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Audio Rewind: The Ongoing Legacy of “The Times They Are A-Changin”

Audio Rewind: The Ongoing Legacy of “The Times They Are A-Changin”

Bob Dylan, in addition to many other things, is revered for the timelessness of his songs. For half a century he’s lassoed the zeitgeist, rendered it in swathes of artful imagery, and then watched it stand the test of time. And that’s the goal of folk music, really, to capture the spirit of the folk in such a way that it transcends era. Dylan just happens to do it better than pretty much everyone else—well enough, in fact, to nab this year’s Nobel Prize in Literature.

The Nobel, though received contentiously by the literary community, also affirms our trust in the lyricist’s abiding rhetoric. But while we still relate to the times that Dylan paints, it is also unassailably true that times do change. In the title track of his album, The Times They Are A-Changin’ (recorded this week back in 1963), the folk bard spins a tale of progress, urging us not to stall and hinder the changes that occur naturally in our culture. This message has been borrowed and recycled many times since Dylan first wrote it, and today we can reflect on its permeation throughout both era and industry.

“The Times They Are a-Changin’” was inspired by English and Scottish ballads. Its name, even, includes the archaic ‘a’ intensifier as an immediate allusion to the folk songs of old. In 1985, Dylan described the creative process to a young Cameron Crowe, then fresh off of the film adaptation to his book, Fast Times at Ridgemont High: A True Story, and ripe to begin his eminent career as a writer/director. “This was definitely a song with a purpose. It was influenced of course by the Irish and Scottish ballads …’Come All Ye Bold Highway Men’, ‘Come All Ye Tender Hearted Maidens’. I wanted to write a big song, with short concise verses that piled up on each other in a hypnotic way. The civil rights movement and the folk music movement were pretty close for a while and allied together at that time.”

A year before that, a young corporate emissary had also adopted the song’s cultural clout. Steve Jobs, in his now iconic unveiling of the Macintosh computer at the 1984 Apple shareholders meeting, recited the song’s second verse, invoking its core value of moving forward to bigger and better things.

The song has, somewhat ironically, been adopted by the business world several times, perhaps in an attempt to temper corporate image with hipper countercultural undertones. In 1994, for instance, “The Times They Are a-Changin'” was licensed for use for television advertisements by the auditing and accounting firm Coopers & Lybrand. (These included the Richie Havens cover, not the Dylan original.) Two year later, a children’s choir sang the song in an advert for Canada’s Bank of Montreal. And then in 2005, the insurance company Kaiser Permanente used the song yet again in another TV ad.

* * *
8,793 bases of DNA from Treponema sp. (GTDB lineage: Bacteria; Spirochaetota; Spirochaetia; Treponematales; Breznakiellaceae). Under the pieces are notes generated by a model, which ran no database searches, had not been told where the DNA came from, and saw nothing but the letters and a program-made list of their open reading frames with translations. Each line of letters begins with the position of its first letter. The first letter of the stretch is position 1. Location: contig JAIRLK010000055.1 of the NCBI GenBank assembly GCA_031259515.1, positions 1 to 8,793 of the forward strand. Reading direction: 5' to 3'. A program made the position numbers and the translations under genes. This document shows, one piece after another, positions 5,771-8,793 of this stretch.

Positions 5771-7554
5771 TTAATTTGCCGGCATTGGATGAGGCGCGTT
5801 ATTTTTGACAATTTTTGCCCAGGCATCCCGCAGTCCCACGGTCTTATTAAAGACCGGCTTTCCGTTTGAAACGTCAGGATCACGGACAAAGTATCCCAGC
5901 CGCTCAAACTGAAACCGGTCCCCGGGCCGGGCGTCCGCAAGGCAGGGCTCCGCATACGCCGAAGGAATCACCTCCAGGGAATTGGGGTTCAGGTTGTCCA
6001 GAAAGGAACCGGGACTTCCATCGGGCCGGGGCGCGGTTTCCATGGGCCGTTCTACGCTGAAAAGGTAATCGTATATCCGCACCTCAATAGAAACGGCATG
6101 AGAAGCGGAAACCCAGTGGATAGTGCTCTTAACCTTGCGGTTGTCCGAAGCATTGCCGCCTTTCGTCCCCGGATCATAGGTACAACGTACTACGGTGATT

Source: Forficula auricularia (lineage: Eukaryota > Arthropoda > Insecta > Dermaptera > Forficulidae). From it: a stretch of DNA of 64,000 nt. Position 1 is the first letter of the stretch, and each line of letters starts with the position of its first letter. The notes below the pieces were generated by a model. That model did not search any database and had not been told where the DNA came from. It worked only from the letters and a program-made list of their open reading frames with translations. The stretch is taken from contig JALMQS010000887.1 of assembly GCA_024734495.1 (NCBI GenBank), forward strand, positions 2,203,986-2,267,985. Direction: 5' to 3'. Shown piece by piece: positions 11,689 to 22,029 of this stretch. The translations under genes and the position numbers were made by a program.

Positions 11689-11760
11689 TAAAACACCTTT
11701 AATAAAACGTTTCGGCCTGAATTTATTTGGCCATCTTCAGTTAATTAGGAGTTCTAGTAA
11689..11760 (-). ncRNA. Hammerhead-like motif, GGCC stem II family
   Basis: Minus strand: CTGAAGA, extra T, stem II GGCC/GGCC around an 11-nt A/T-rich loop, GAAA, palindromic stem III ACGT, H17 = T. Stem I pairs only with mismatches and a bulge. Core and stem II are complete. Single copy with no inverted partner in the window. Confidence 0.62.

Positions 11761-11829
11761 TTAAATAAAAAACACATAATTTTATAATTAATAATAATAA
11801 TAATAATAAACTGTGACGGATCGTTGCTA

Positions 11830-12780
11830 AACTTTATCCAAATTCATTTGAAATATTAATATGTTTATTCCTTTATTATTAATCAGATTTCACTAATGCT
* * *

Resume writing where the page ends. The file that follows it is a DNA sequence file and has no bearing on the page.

“The Times” has been affiliated with film outside the Crowe interview, too. In 2009 it played during the opening sequence of Watchmen to illustrate 20th century history, serving as the embodiment of an entire 100 years of culture.

Most notably, of course, the “The Times They Are a-Changin’” has been a tour de force in the world of music. According to the “Dylan Covers Database” (yes that’s a thing), there are 436 recordings—including bootlegs—of Dylan’s coveted track. Perhaps most famously, The Byrds covered it, including it on their 1965 record, Turn! Turn! Turn!. As the story goes, George Harrison and Paul McCartney were in the control booth during its recording and, according to The Byrds, this prevented them from finishing the session and the track effectively.

Dozens of other seminal artists have covered Dylan’s track: The Beach Boys, Tracy Chapman, Herbie Hancock, Bruce Springsteen, Nina Simone…the list goes on and on. Its presence in our culture is nearly universal, and Rolling Stone‘s 2004 edition of the 5oo Greatest Songs of All Time lists “The Times They Are a-Changin'” as number 59.

The song’s importance to our culture, though, is not limited to the progressives and the marginalized for which it was written. Prolific music critic Michael Gray did name it “the archetypal protest song”—a sentiment undoubtedly shared by most when presented with the song—but, in its transcendence of era and industry, the song has also been ascribed with status and significant monetary worth. In 2010, Dylan’s original hand-written lyrics were sold at the Sotheby’s auction house in New York, purchased for $422,500 by a hedge fund manager. Given the intention behind the song, it’s worth noting the irony, but, more importantly, it’s also worth noting that the song’s message is felt not just by the marginalized and their sympathizers, but also by those that have the means to affect change.

So, with that in mind, come gather round people, wherever you roam, and admit that the waters around you have grown. “The Times They Are a-Changin'” is a political statement, at heart, but it’s also an acceptance of life. Everything is impermanent, always changing. And so we must learn to accept this so that we can relate and grow with each other as the times change. From those that dwell in corporate realms to those that spend their energy fighting social inequality, we are all the folk, and we are best when we change with the times together.

Image: Columbia Records

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